Widow Spiders

Black widow female

black widow male underside

Photo credit: Patrick Porter (female, top) and Mark Muegge (male, below), Texas A&M University

Widow Spiders

Scientific name: Latrodectus spp. (Fabricius)
(Araneae: Theridiidae)

Facts: Widow spiders are shy and secretive and found in seldom-disturbed areas. The mature female has a characteristic hourglass-shaped, reddish orange marking on the underside of the abdomen. However, there are four species in this genus in Texas and the markings on the abdomen can be highly variable. It is often difficult to distinguish between the species. Moreover, they are not all black and especially the males and juveniles can have a lot of red, green, white or other colored markings.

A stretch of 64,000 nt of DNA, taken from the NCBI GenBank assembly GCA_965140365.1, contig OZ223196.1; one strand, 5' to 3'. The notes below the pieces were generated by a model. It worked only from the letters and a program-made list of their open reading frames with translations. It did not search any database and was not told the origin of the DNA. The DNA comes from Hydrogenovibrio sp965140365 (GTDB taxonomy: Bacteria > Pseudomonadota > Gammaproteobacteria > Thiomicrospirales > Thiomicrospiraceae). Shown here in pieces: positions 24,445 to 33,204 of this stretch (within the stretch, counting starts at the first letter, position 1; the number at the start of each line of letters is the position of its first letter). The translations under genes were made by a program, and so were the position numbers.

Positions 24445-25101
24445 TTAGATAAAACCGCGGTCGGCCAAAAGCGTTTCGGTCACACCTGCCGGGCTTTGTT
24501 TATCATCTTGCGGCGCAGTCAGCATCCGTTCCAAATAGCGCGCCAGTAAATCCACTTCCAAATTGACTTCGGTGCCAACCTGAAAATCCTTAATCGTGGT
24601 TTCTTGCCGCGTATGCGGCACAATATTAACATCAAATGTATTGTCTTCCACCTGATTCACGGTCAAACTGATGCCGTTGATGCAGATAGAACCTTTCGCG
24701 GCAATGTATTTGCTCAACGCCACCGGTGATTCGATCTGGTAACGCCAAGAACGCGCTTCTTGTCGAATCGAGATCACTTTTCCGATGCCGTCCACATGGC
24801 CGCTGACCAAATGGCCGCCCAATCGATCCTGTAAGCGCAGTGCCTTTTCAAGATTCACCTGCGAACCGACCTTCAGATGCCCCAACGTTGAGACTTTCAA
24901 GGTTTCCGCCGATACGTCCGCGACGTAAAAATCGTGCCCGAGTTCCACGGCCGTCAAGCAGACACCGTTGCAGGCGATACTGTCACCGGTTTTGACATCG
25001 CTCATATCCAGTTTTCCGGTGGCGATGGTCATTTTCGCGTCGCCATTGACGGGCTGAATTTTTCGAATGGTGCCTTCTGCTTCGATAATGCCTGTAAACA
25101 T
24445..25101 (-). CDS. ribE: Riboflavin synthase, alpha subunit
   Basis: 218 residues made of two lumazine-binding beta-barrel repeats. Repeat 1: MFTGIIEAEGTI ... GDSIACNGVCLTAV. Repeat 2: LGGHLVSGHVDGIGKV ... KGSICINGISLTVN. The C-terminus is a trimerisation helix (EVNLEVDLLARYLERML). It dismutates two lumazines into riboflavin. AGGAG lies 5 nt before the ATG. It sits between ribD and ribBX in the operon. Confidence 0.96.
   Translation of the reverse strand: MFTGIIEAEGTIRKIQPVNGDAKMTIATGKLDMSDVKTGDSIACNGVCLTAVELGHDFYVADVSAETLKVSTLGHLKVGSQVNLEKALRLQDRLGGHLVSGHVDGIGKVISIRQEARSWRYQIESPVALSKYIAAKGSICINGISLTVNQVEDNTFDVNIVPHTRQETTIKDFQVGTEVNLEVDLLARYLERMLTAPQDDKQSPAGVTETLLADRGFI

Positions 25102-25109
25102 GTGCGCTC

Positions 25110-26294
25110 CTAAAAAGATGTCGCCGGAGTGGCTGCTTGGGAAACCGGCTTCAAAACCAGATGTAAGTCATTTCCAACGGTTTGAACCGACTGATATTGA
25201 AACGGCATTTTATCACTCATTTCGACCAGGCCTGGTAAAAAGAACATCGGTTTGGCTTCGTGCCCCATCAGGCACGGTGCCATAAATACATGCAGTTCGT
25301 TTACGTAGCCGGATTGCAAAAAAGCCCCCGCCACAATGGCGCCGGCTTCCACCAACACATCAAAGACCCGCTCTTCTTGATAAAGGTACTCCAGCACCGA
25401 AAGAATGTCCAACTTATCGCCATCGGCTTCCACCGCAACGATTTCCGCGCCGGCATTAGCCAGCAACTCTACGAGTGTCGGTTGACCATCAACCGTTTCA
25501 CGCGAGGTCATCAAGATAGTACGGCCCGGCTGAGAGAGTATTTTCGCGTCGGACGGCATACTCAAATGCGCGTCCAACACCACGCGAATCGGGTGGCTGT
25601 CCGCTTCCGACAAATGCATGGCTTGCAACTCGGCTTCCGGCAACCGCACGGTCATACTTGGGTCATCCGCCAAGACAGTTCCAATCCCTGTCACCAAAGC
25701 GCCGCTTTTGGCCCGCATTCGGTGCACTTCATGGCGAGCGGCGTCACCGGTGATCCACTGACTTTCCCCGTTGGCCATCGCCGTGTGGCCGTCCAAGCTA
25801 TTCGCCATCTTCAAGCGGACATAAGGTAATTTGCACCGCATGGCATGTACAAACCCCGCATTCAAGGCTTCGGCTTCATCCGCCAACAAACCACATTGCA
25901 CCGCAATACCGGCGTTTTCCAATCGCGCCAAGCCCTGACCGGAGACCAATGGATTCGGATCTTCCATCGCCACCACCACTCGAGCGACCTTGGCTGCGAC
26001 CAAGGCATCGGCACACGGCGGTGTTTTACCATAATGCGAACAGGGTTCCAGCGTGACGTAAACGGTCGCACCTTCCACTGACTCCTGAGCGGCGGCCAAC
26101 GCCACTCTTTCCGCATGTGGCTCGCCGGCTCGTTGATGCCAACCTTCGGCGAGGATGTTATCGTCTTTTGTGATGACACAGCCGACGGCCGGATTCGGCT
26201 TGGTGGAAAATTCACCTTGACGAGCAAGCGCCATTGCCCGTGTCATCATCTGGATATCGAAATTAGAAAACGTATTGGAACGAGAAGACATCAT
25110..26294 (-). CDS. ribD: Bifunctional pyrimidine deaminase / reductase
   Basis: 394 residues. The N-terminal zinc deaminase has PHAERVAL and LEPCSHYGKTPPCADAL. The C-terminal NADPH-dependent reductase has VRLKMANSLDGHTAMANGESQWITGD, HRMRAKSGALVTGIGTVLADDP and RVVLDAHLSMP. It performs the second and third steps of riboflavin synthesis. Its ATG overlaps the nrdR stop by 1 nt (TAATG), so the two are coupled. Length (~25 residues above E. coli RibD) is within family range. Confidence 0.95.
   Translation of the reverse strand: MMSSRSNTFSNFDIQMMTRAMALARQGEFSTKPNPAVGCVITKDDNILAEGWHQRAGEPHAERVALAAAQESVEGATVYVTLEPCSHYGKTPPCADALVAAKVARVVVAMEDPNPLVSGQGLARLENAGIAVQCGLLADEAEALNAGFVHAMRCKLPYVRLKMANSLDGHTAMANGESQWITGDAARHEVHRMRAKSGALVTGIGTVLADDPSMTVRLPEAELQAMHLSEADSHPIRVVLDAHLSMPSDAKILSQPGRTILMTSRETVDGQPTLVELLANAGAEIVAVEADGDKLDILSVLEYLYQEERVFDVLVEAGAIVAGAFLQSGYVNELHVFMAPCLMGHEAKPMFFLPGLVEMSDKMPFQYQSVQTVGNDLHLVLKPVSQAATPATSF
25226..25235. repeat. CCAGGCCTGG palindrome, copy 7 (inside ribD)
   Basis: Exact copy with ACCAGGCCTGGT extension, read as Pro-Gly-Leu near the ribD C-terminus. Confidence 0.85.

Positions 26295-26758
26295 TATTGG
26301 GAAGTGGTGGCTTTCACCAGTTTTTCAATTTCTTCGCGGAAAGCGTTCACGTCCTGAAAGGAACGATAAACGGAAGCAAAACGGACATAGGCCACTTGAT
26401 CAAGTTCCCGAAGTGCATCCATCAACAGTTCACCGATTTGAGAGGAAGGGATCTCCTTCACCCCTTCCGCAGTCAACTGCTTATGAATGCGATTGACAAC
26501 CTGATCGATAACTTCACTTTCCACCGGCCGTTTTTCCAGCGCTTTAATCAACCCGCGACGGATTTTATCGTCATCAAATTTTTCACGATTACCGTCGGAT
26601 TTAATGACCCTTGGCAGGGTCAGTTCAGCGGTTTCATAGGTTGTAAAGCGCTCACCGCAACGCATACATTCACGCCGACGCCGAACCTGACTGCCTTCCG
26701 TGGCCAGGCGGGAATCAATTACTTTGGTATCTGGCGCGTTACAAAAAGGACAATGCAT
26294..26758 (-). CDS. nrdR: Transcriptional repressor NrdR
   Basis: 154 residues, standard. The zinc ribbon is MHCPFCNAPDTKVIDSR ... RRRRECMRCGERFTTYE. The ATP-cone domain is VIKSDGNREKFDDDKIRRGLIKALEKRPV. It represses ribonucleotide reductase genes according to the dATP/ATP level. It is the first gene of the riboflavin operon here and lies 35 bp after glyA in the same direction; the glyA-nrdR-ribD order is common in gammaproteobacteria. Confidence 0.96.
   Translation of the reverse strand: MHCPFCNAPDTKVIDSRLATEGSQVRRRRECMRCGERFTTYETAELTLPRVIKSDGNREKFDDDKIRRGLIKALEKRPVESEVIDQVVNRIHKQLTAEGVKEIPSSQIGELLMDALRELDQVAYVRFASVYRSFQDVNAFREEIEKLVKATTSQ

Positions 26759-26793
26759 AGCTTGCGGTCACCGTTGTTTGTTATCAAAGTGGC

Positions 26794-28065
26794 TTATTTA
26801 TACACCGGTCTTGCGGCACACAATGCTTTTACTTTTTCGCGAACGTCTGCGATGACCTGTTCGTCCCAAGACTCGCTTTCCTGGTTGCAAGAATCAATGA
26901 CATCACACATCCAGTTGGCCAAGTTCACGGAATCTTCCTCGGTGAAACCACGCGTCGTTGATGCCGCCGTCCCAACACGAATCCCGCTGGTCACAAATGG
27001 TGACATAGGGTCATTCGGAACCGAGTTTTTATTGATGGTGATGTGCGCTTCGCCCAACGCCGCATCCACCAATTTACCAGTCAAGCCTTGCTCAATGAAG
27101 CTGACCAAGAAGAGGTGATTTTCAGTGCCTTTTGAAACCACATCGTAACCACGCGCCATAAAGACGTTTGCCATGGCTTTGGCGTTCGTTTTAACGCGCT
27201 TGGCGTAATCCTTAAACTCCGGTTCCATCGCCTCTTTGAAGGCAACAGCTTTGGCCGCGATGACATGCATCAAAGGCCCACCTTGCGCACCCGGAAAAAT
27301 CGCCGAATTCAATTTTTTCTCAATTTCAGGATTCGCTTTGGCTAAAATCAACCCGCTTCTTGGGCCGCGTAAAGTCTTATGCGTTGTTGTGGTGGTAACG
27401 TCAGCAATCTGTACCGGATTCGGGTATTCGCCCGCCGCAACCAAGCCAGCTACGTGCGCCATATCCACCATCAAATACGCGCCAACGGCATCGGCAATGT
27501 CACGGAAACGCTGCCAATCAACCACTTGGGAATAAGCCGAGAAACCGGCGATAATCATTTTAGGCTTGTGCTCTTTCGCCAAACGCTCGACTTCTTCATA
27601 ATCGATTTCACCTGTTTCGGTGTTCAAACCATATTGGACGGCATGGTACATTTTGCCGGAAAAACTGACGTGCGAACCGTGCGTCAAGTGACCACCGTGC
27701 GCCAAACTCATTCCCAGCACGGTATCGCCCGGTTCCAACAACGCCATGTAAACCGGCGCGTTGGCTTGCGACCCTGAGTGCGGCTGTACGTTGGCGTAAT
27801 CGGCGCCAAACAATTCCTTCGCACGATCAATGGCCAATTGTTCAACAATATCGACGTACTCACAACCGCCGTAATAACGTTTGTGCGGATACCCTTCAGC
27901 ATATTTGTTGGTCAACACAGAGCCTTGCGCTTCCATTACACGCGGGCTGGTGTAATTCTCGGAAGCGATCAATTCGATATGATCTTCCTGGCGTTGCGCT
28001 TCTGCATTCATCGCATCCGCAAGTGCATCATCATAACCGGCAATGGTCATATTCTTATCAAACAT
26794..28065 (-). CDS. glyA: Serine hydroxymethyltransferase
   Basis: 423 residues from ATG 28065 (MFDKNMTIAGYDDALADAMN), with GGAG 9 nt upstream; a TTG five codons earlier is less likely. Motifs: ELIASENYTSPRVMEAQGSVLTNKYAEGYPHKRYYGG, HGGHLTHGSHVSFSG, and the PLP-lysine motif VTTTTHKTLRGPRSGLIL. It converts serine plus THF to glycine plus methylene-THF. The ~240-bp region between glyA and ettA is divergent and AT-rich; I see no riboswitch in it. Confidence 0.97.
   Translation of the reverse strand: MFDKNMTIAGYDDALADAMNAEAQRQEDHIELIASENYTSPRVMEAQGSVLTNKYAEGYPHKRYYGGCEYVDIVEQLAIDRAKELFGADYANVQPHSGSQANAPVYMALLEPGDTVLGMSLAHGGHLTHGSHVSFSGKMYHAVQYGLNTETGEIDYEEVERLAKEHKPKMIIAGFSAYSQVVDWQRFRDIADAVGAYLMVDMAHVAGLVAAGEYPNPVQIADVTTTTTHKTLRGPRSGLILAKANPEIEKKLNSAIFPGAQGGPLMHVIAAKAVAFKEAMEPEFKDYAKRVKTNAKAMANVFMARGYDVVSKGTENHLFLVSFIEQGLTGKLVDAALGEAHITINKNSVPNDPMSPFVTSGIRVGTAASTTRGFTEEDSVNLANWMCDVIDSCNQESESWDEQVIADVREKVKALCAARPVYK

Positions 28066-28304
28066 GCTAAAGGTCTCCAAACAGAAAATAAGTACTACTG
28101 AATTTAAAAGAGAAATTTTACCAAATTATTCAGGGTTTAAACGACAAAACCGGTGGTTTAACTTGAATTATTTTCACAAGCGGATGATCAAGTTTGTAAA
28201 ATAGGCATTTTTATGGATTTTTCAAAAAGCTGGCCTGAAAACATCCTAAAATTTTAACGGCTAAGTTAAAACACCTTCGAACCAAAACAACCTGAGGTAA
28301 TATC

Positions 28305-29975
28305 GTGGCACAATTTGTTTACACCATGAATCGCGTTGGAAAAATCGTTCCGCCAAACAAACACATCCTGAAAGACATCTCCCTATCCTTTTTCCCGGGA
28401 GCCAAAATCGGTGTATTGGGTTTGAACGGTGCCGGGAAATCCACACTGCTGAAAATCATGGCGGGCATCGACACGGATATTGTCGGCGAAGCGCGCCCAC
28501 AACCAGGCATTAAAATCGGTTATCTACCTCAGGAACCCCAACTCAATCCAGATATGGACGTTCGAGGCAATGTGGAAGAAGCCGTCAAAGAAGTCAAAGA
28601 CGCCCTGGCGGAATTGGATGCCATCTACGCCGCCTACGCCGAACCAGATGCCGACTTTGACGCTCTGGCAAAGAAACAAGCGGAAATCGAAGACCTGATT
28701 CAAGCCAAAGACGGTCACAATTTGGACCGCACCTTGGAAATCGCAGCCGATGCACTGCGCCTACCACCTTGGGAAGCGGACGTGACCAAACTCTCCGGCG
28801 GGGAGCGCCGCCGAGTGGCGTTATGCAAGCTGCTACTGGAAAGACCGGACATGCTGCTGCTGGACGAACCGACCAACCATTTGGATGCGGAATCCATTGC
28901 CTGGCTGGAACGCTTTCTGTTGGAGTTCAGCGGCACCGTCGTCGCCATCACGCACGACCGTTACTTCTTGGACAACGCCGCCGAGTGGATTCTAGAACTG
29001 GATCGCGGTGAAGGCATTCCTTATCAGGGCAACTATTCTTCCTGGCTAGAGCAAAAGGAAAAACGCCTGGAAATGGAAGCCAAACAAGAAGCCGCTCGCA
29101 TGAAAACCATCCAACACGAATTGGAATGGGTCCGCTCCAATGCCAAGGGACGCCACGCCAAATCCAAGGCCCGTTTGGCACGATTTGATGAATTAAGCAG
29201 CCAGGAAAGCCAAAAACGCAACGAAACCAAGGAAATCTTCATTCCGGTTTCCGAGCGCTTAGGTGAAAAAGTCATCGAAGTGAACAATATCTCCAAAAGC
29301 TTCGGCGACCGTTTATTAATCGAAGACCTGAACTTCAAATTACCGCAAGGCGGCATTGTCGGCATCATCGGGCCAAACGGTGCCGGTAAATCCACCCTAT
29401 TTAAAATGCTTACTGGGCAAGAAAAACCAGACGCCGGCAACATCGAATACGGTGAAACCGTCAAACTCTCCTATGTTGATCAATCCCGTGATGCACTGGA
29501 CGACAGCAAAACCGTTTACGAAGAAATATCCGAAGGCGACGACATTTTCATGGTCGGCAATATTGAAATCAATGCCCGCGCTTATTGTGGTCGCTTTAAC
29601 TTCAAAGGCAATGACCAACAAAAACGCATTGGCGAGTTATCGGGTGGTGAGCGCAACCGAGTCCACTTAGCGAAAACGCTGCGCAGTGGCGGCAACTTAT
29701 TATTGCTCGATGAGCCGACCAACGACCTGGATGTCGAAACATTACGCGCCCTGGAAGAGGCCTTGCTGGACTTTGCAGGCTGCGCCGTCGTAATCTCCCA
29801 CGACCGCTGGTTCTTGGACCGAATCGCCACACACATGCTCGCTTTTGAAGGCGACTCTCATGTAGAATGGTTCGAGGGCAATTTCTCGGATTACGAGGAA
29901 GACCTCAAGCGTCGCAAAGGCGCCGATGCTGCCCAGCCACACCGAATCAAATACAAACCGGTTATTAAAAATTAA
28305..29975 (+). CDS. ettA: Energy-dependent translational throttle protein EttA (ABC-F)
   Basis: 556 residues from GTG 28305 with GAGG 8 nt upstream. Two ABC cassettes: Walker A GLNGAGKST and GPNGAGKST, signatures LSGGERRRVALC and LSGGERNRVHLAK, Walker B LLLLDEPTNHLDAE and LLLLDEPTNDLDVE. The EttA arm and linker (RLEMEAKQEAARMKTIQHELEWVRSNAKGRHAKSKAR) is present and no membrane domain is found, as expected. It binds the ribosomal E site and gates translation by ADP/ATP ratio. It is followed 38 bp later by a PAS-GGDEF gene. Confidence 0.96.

Widow spiders are predaceous, devouring small arthropods trapped in their irregular cobwebs. Their bite is relatively painless at first, but may be followed in about an hour by intense pain and swelling. The venom causes nausea, cramps, lack of coordination, and difficulty breathing by interference in nervous functions. Death is uncommon but has occurred in individuals hypersensitive to the venom.

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